Out. Well, and the thing about CBD products is your body. We all have that system, including our children. So we just have to get past the point that people think that cannabis is a drug and that it will harm us and that it causes all these problems and issues we have to, as a society, we have to get past that and realize that, and THC, you can use it without getting high people, all CBD products, not all our full spectrum CBD product has that little bit of THC in it, and your body uses it. So what I don’t understand, and this is just me personally, I would much rather my daughter smoked marijuana, used CBD products. And self-medicated that way, as opposed to self-medicating with drugs that are currently on the market, that’s my own personal opinion. I will stick by that forever because when I, I saw her anxiety as she was grown up as a kid, and back then, we didn’t have CBD when she was that little.

Dee Dee:
I mean, we didn’t have that for them. And it’s a shame because I think it would’ve saved her and I, a lot of grief and drama had, we had those products while she was growing up through those teenage years. And she’d probably agreed to that as well. And it just, you know, parents, if you’re worried about that, please come in and talk to us. That’s why we’re here. We’re here to educate you as always. And I think it’s just so important to know, you know, there’s, um, there’s a school in Louisville that drug tests, kids, I’m not gonna name the school, but, um, they drug test their kids for THC products. And then a lot of these parents are sending their kids off to drug rehab for this, for THC. And <laugh> THC and marijuana is not the gateway drug that people think it is. It is alcohol. And it is pills. Pills are almost always addictive. And if a child, and I wouldn’t even say a child, I would say a teenager is trying THC and it’s actually helping them, my gosh, get them a legal version of it. It, it, it just infuriates me that these kids are suddenly getting shipped off to rehab over marijuana products.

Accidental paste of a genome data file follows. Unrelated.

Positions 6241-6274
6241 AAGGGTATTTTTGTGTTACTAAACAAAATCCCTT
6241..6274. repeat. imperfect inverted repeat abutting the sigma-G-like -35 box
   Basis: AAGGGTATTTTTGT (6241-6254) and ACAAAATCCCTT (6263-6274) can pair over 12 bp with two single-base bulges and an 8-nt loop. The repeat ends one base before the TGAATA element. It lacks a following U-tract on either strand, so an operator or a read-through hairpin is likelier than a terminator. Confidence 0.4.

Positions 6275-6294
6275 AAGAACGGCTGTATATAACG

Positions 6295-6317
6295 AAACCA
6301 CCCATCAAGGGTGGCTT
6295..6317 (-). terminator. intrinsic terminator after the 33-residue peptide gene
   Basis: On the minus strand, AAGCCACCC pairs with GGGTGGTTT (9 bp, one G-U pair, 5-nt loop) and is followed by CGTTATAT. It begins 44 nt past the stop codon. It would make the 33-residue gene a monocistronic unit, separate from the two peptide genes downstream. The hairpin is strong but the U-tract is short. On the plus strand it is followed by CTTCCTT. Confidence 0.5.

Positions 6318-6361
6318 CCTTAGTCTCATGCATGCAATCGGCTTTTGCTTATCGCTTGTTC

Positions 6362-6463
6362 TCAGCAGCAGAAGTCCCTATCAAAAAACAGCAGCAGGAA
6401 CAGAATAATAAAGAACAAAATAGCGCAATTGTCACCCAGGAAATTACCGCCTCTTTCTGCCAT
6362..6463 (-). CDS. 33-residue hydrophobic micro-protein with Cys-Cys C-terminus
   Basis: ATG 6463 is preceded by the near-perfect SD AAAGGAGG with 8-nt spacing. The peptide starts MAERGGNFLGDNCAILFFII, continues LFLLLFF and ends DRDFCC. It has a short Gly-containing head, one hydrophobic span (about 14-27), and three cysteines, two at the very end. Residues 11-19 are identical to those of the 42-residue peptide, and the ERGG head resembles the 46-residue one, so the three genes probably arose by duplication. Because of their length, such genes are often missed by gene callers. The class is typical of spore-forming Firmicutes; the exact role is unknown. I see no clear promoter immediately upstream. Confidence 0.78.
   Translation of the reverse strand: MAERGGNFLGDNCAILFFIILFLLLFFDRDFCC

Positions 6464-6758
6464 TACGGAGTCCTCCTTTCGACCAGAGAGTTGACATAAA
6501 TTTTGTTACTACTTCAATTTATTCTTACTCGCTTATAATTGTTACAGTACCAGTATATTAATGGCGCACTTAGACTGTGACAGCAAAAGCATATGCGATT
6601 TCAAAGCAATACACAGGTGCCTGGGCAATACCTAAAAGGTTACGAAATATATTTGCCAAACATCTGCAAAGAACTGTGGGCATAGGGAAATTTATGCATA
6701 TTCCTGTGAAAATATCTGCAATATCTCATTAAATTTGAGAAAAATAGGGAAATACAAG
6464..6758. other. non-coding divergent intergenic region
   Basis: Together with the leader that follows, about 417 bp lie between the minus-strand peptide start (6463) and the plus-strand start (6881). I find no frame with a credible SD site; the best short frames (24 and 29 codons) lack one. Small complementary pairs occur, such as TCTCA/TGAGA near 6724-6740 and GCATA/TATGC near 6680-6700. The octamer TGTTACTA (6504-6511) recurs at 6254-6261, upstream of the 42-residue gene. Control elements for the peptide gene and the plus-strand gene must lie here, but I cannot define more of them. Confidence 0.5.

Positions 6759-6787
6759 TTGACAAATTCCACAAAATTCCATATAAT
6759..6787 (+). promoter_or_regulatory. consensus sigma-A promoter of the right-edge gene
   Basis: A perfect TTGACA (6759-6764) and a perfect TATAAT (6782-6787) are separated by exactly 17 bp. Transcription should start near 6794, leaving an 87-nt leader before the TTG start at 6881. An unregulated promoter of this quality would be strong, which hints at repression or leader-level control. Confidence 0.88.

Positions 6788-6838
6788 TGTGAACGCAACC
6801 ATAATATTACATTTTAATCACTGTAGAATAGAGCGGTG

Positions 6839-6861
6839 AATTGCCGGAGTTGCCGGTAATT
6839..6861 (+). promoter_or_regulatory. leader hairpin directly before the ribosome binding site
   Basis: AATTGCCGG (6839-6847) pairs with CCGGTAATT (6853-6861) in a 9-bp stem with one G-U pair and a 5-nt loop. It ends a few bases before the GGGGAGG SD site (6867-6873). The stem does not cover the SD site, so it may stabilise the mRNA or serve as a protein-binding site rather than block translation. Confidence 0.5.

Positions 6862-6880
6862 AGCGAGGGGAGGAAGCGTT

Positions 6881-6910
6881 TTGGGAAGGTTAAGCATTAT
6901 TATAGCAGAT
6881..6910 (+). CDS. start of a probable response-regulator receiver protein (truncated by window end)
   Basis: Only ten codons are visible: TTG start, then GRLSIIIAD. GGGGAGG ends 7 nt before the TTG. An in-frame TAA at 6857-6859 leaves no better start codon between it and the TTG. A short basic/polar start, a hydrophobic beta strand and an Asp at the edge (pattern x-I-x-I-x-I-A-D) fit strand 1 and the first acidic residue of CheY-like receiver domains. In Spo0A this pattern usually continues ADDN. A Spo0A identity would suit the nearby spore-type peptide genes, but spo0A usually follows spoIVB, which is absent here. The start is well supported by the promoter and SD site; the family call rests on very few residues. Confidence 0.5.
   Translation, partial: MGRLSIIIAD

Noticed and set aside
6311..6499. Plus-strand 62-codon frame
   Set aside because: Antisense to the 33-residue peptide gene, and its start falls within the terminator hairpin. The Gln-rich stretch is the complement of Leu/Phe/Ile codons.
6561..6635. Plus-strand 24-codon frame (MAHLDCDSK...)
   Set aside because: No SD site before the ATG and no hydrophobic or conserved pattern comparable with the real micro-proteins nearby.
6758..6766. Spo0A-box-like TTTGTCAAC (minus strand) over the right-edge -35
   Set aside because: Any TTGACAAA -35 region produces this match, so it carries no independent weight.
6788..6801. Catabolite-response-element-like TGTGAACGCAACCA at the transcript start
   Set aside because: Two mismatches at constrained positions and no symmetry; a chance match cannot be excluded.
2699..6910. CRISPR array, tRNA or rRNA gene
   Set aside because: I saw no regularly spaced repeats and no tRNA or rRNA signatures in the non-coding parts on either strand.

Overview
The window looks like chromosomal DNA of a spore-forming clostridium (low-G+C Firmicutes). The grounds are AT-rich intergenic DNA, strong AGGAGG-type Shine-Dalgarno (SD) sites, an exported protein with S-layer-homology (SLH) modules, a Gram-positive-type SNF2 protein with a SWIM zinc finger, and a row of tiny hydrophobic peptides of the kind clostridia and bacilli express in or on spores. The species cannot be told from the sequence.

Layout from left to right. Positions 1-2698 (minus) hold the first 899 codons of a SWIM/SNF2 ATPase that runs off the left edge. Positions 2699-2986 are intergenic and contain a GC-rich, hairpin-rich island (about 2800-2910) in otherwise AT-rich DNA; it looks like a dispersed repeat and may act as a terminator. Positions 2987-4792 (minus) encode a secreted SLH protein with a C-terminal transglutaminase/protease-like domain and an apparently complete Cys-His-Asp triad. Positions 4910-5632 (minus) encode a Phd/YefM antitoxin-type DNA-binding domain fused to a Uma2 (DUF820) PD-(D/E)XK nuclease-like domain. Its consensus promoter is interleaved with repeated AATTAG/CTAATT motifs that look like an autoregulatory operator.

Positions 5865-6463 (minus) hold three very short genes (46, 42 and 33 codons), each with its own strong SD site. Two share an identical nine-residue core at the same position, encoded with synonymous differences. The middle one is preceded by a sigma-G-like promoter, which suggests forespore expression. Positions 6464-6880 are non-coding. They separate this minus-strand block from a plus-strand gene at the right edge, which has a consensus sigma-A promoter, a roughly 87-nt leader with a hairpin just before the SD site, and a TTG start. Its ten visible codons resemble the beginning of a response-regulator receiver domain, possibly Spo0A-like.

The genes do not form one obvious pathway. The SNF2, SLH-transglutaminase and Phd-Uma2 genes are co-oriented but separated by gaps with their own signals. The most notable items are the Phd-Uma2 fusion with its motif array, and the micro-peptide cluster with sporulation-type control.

Matt:
Well, it, it circles back to the same thing we’re talking about. Mm-hmm <affirmative>, uh, do I advocate children using THC? Uh, I personally do not. Um, and here’s the reason

Dee Dee:
I don’t, I’m not saying marijuana that definitely cannabis products and CBD full spectrum.

Matt:
If, if, if a child is seeking to self-medicate outside of what’s, what’s prescribed by their parents, healthcare providers, uh, whatever title you want to use. Um, it’s because there’s a dysfunction in their ability to cope with whatever’s going on with

Dee Dee:
Them. Right. And they also are dealing with peer pressure too.

Matt:
Right. So the bottom line is why are they struggling to cope? And what are they struggling to cope with? Mm-hmm <affirmative> and if there’s a product that’s going to help them increase their ability to cope. Yes. If they’re using THC to replace coping, which a lot of kids do. Yeah.

Dee Dee:
Yeah. Good

Matt:
Point. That’s a mistake. That’s a terrible mistake. And this, in my opinion, no different. It might be a healthier ver version than using a prescription drug or a big pharma drug, but it’s no different because they’re, they’re not learning how to cope. They’re not learning how to work through the, the problems. And the parents are not participating in the assistance of helping them work

Dee Dee:
Through that work. And they’re

Matt:
Just shipping off. They’re just medicating the same as if they were using anything else. And, and the, the further along they go without developing those coping skills, the worse it gets. Yes. And then they’re right back into being an adult. And then finally they go the medical route. Right. And it’s the same thing. So in that sense, that’s where the gateway stuff happens.

Dee Dee:
Yeah. All right. I stand corrected. I agree with you, Matt. <laugh>

Matt:
I love, I didn’t want you to agree with you just me. You

Dee Dee:
Just said it a little better than I did, but yes,